For those living in poverty, and earning the minimum wage, the boom-and-bust economic cycles are pretty irrelevant–their lives just get worse no matter what. It is true that the current economic calamity in the wake of the Global Financial Crisis has made things much worse and that it is better that the US unemployment figure dropped. But, the rumblings among voters, and the rise in people identifying as “independents”, makes it clear that politicians are not listening, and people sense that politicians are using employment figures for their own narrow purposes.
Indeed, this is a worldwide phenomena. The quality of jobs is being ignored everywhere, sparking industrial action throughout the world, as even the Financial Times noted:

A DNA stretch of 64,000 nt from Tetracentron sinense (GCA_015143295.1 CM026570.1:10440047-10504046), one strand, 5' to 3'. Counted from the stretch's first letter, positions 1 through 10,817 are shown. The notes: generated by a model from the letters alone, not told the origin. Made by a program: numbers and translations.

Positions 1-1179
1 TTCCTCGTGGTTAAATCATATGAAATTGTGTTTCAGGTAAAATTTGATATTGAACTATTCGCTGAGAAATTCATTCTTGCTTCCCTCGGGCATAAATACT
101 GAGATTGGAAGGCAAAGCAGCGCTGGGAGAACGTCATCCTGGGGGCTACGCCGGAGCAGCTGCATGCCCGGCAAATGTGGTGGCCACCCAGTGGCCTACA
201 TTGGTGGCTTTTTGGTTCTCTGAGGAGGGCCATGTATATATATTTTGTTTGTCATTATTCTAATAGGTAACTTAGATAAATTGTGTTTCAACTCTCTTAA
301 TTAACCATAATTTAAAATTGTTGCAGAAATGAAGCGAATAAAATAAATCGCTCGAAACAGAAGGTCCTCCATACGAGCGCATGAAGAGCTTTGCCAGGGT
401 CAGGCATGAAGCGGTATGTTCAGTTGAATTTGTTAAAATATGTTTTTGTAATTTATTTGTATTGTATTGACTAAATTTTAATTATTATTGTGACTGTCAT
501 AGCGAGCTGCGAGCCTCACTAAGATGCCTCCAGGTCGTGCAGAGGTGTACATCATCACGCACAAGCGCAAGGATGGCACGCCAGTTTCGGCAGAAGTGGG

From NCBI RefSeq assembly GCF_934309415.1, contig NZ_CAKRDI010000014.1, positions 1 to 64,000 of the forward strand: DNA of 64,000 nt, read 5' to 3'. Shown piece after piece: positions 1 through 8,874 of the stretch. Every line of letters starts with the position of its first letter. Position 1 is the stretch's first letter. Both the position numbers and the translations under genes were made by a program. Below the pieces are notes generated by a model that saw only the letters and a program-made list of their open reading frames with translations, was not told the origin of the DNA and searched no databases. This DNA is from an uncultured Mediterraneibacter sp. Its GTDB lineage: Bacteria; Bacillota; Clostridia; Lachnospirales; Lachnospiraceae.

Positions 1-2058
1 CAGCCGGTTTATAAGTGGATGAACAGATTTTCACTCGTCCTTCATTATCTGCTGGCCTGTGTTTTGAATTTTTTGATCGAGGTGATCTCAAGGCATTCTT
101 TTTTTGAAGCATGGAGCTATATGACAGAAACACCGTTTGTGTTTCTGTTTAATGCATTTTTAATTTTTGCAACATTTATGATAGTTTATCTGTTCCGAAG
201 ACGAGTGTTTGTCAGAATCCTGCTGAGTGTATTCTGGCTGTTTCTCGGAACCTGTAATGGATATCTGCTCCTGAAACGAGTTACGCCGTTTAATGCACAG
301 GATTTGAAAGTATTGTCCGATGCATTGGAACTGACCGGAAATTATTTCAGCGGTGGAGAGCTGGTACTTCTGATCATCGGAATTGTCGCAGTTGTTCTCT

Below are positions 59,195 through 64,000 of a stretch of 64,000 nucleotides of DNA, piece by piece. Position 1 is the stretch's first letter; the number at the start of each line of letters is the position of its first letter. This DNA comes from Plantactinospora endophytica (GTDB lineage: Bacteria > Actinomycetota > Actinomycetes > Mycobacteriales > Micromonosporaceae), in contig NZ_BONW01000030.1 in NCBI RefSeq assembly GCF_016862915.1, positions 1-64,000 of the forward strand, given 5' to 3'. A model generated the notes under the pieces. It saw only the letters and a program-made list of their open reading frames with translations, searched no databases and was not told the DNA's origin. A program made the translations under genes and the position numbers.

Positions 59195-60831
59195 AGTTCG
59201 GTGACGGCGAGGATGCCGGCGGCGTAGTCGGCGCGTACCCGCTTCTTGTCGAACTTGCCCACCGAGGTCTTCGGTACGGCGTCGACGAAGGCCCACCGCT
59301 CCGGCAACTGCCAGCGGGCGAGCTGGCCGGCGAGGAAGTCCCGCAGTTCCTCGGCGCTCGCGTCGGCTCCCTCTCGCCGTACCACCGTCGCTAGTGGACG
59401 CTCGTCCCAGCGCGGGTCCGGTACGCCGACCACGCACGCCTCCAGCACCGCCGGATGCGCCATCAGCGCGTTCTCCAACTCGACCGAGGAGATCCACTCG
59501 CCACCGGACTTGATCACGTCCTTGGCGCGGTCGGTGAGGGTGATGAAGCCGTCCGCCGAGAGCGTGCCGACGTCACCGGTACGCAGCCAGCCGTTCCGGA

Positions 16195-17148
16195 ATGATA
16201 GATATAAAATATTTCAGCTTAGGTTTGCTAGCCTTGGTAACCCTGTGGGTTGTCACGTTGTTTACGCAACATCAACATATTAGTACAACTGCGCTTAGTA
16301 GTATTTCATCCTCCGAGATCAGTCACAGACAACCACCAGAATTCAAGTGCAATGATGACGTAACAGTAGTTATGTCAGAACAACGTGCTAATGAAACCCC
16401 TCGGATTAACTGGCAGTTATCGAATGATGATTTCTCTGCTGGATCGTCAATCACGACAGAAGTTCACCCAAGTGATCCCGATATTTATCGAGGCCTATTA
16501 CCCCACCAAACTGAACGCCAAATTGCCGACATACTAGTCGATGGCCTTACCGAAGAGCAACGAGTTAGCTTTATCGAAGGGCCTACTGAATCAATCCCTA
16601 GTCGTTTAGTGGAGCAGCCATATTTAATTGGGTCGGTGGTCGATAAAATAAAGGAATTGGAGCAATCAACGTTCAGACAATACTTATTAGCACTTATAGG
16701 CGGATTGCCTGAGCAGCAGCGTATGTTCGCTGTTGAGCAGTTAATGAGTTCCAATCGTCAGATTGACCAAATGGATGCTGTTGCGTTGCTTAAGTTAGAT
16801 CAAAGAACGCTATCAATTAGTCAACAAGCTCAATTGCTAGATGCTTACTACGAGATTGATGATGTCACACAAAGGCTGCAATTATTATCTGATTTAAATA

In Cambodia, Phnom Penh recently raised the minimum wage by 21 per cent – from $50 a month to $61. That was below what the more activist of Cambodia’s 273 unions demanded, although a three-day, industry-wide strike did not materialise.
Vietnam recorded 200 strikes last year by workers hit by inflation of 9 per cent. In April, for example, nearly 10,000 workers walked out of a Taiwan-owned shoe factory, demanding better pay.
In Indonesia – where powerful trade unions with millions of members play a crucial role in negotiating with employers – minimum wages, set by regional authorities, have been increasing.
In 2008, Jakarta raised the local minimum wage by 10 per cent to nearly $100 a month, although wages in the country’s remoter regions are half that.
This can be summed up in a clever quote from the US civil rights leader Jesse Jackson, who noted years ago that “Even slaves had jobs”.
(This article was first published in the Equal Times)